People choose to walk the Camino for many different reasons. Whether you want to take some time to reflect on your life or simply enjoy the Spanish culture, the Camino is right for everyone, it really is.

If you plan to embark on this physical and spiritual journey, here is a short guide to five of the most well-established routes to help you find the best one and make your trip that much more enjoyable.

Camino France

The Camino Frances (or the French Way) is possibly the most famous and most walked of all the major Camino de Santiago routes. Its 780 km (nearly 500 miles) of trail has motivated many great artists and filmmakers to document their reflective journey – such as the 2010 Hollywood movie The Way starring Martin Sheen, or Paulo Coelho in his bestselling book The Pilgrimage.

St. Jean-Pied-du-Port near Biarritz in France marks the starting point of Camino Frances, before crossing the Pyrenees and continuing through the La Rioja region and along the rolling hills of northern Spain, ending in Santiago de Compostela. A typical walk on this route takes about 4 weeks, permitting two rest days on the way.

More than 60% of pilgrims, or almost 200,000 people walk this route every year as this is where you can get the most pilgrim experience. Since people from around the globe come together to take this journey, the French Way is also the route best suited to pilgrims who want to meet many other pilgrims along the way. It is obviously also the most crowded, so if you are looking for a solitary journey, the French Way is not for you.

Camino Portuguese

The Camino Portuguese is the second most popular Camino de Santiago route after the Camino Frances in terms of the number of pilgrims. Among the most iconic figures to walk this way was King Sancho II in 1244, Queen Isabel of Portugal in 1326 and 1335 as well as Francisco de Holanda, a renowned Portuguese painter, humanist and architect, in 1549. The Portuguese Way provides an excellent option if you want to get away from the crowds and are looking for a more authentic and culturally rich experience.

The entire route from Lisbon to Santiago is 616 kilometers long. On average, it can be comfortably conquered in approximately 24 days. It starts in Lisbon – Portugal’s capital and home to several UNESCO sites – and takes pilgrims across stunning countryside, villages, towns, and cities. It crosses Portugal from south to north and leads pilgrims through the natural and historical beauties of Portugal and Spain. While you take in the gorgeous scenery, you can also taste some of the finest food and wine the two countries have to offer.

Camino del Norte

The Camino del Norte or Ruta de la Costa is the third most popular pilgrimage route you can choose. This 824-kilometer walk is also known as one of the toughest routes of the Camino de Santiago, due to its mountainous terrain with numerous climbs and drops. Spanish pilgrims used it for centuries making their way along the wonderful coasts of the Basque region and Asturias to finally arrive in Santiago de Compostela in Galicia.

The Camino del Norte is a combination of historic towns, stunning coastlines, dramatic cliffs, green mountains and lush forests. If you want to see both the sea and the mountains, this is a good alternative to the more popular French and Portuguese routes. It is also suitable for food lovers as the journey starts in San Sebastian – Europe’s culinary capital and the city with the second highest number of Michelin stars in the world. Here and along the way, pilgrims will discover charming fishing villages, swim at beautiful beaches, and taste fresh seafood.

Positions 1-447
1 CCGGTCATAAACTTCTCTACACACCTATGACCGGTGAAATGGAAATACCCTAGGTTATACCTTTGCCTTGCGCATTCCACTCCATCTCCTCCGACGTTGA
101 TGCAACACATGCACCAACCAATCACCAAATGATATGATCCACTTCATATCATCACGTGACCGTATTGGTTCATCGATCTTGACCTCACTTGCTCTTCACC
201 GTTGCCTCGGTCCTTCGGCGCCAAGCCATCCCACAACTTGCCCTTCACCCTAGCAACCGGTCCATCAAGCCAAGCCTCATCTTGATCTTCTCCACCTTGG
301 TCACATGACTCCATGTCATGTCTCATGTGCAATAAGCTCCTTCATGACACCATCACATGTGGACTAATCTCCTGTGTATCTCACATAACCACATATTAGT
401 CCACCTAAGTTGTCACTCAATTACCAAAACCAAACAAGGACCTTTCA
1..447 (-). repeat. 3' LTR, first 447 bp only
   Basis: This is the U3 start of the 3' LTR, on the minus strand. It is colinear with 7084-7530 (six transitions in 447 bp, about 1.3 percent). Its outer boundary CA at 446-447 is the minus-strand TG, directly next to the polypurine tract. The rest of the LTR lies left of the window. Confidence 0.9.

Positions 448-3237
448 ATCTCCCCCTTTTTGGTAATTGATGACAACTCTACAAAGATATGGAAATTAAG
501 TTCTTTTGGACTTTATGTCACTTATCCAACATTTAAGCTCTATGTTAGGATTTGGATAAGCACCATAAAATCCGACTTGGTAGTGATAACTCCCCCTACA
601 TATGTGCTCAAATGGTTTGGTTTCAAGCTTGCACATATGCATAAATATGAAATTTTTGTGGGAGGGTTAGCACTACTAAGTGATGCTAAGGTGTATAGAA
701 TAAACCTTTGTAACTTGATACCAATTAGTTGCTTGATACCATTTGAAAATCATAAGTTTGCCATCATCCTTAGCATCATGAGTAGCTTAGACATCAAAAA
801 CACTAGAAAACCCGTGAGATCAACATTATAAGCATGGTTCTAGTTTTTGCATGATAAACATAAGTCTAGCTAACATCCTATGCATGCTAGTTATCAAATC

Camino Ingles

The Camino Ingles, or the English Way, is one of the shortest routes on land to get to Santiago de Compostela. The route can be traced all the way to the 12th century, when pilgrims from England, Scotland, Ireland and Scandinavian countries arrived in the ports of Northern Spain to continue their way to Santiago. There are two starting points for the Camino Ingles – one from Ferrol and one from La Coruña. The distance between Ferrol and Santiago is 110 kilometers while the distance between La Coruña and Santiago is only 96 kilometers. A pilgrim cannot earn a compostela by completing a journey that is less than 100 kilometers, so choose wisely.

The Camino Inglés is the route for you if you only have a few days to spare, if you do not like mountainous and demanding terrain or simply cannot take the overwhelming heat. It takes no more than five days to hike and the terrain is relatively easy and gives you nothing to be worried about. Although it has become more popular among pilgrims over the years, it still offers one of the most solitary and authentic experiences.

Camino Primitivo

The Camino Primitivo or the Original Way is considered the very first of the pilgrimage routes to Santiago. This was the route taken by King Alfonso II the Chaste in the 9th century from the city of Oviedo in Asturias to Santiago de Compostela.

The Camino Primitivo is one of the hardest yet most rewarding routes on the Camino de Santiago, as you will pass through the untouched nature of Asturias. It is perfect for those wanting a quieter and more challenging alternative to other well-known routes. The first part of the 321-kilometer journey is particularly challenging; from Oviedo to Lugo, you will mainly pass through a mountainous area with many difficulties. The terrain will be unsteady and most of the time will be muddy. Pilgrims need to be well prepared for this journey both physically and in terms of gear. If you can walk for 22-24 kilometers per day, the Camino can be comfortably done in 12-14 days. There are fewer people and pilgrims can enjoy the scenery all for themselves at certain times.

About the author: Rebecca Brown is a freelance writer/blogger. You can check out more of her work at Rought Draft

Photo Credit: Miguel Ángel García, Gustavo Maximo